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Vincente Fox: 1942—: Politician; Businessman

Challenged Mexico's Ruling Party

In 1979 Fox was faced with a difficult choice: he was offered the lead position of the Latin American division of Coca-Cola. Accepting the position, however, required relocating to the corporate headquarters in Miami. He opted to leave Coco-Cola and help his brothers manage Grupo Fox, the family farm. The farm exported frozen broccoli and cauliflower to the United States and cowboy boots to Europe.

The brothers, however, discovered that building a profitable business in a volatile economy was difficult. The North American Free Trade Agreement (NAFTA) went into effect on January 1, 1994, and Mexico experienced a banking crisis the same year. These changes, along with currency devaluations, opened a gulf between large corporations and small businesses: corporations were able to avoid economic fluctuations by trading in U.S. dollars while small businesses were tied to the unstable peso. "Every micro, small and medium sized entrepeneur (sic) in this country is a hero for surviving, growing and exporting under these circumstances," Fox told Dillon. "I' m not embarrassed to say the businesses of the [Grupo Fox] are still highly leveraged, because that's the situation of all Mexican businesses."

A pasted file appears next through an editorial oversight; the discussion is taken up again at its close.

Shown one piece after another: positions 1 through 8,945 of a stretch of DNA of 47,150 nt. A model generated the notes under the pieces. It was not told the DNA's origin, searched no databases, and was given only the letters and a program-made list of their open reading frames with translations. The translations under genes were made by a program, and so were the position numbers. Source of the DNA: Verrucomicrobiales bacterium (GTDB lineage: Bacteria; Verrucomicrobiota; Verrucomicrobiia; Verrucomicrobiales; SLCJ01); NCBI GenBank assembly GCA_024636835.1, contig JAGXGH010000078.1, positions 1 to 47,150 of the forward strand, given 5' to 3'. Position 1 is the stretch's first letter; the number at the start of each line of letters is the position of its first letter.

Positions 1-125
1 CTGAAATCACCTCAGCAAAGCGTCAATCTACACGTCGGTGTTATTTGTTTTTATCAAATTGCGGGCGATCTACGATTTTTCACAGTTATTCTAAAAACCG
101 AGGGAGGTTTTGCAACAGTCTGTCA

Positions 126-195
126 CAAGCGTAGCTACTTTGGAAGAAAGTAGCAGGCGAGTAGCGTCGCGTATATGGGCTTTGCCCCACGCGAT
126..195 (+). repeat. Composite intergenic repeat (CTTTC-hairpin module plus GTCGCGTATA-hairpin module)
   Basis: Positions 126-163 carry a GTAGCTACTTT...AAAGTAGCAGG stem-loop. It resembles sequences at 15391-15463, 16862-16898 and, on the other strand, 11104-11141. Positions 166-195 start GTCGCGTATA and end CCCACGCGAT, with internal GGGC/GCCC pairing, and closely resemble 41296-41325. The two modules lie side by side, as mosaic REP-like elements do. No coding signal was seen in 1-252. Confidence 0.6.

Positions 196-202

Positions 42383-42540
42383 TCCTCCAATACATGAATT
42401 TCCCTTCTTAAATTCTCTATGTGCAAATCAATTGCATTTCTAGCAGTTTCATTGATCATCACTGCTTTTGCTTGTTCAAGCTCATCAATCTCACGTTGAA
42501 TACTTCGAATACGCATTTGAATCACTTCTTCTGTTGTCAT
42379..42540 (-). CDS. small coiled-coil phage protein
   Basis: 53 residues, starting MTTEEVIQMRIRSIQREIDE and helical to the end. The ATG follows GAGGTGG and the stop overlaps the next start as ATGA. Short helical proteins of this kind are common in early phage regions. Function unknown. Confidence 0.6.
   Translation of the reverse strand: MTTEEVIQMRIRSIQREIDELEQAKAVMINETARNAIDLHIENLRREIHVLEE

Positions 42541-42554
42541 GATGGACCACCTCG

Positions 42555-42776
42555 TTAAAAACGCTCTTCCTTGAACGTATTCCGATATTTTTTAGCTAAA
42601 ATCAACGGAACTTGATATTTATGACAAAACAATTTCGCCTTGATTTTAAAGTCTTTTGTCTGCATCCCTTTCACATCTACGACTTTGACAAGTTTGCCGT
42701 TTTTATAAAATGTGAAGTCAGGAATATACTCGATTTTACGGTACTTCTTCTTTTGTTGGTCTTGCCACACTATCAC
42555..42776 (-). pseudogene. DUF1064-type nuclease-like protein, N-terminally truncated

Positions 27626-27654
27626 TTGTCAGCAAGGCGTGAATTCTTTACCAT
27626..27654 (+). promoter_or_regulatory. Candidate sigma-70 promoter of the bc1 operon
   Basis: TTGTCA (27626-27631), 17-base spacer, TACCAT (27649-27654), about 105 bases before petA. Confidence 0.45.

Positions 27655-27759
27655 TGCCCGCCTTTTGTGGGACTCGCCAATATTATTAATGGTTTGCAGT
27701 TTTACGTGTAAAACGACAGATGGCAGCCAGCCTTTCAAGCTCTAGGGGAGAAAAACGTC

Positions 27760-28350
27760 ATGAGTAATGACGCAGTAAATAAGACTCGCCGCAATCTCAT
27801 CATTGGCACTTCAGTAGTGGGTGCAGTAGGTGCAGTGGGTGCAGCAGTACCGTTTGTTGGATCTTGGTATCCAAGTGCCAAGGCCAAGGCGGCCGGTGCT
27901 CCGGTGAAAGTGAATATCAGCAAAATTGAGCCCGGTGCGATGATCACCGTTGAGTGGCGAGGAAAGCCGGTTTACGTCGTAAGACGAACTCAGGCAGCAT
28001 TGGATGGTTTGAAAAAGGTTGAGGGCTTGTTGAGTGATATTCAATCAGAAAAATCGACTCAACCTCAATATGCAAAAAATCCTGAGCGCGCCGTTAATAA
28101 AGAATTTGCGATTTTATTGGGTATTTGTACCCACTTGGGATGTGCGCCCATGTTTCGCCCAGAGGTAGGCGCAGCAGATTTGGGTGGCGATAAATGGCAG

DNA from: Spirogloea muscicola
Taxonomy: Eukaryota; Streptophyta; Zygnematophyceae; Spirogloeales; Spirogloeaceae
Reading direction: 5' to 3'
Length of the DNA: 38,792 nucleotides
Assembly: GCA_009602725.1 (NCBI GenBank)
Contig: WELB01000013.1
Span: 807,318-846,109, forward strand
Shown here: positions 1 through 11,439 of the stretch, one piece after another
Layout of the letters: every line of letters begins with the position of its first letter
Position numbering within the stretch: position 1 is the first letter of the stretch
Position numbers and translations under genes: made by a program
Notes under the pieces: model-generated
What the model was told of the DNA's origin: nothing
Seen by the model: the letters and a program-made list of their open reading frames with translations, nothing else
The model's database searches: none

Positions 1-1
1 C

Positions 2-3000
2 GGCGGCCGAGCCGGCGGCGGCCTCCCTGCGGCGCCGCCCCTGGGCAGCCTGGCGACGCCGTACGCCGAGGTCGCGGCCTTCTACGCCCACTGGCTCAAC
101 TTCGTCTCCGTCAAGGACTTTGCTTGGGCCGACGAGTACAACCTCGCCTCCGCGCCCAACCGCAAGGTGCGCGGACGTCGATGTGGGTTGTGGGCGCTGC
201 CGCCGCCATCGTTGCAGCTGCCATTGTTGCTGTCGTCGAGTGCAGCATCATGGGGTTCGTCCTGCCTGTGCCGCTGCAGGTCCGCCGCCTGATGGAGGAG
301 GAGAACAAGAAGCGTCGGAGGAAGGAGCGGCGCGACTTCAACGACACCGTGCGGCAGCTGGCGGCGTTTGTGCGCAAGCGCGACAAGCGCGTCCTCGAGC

Fox did not plan on going into politics. In fact, many in Mexico consider politicians corrupt and dishonorable. "I never, ever, thought I'd be in politics, " he told Dillon. "My father told us that nothing would offend him more, because only thieves and crooks go into politics here." But his many frustrations over the negative impact government policy had on small businesses led Fox to change his mind, and in 1988 he joined the National Action Party (PAN), a conservative party that was pro-Catholic and pro-business. That same year, Fox won a seat on the legislature, but was defeated in a disputed 1991 bid for the governorship of the Guanajuato district.

Fox ran for the governorship again in 1995 and won. "… [T]he voters of Guanajuato elected Vincente Fox governor by a two-to-one landslide," wrote Reding, "the greatest margin ever for an opposition politician in a Mexican gubernatorial election." Fox made no secret of his plans to run for the office of president in 2000. "I am going to hire a governor," he told Tim Golden of the New York Times. "I'm going to be a politician."

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Brief BiographiesBiographies: Trevor Edwards Biography - Accepted Wisdom from His Mother to Francisco Franco (1892–1975) BiographyVincente Fox: 1942—: Politician; Businessman Biography - Born Into Privilege, Challenged Mexico's Ruling Party, Launched Presidential Campaign, Attempted To Enact Reforms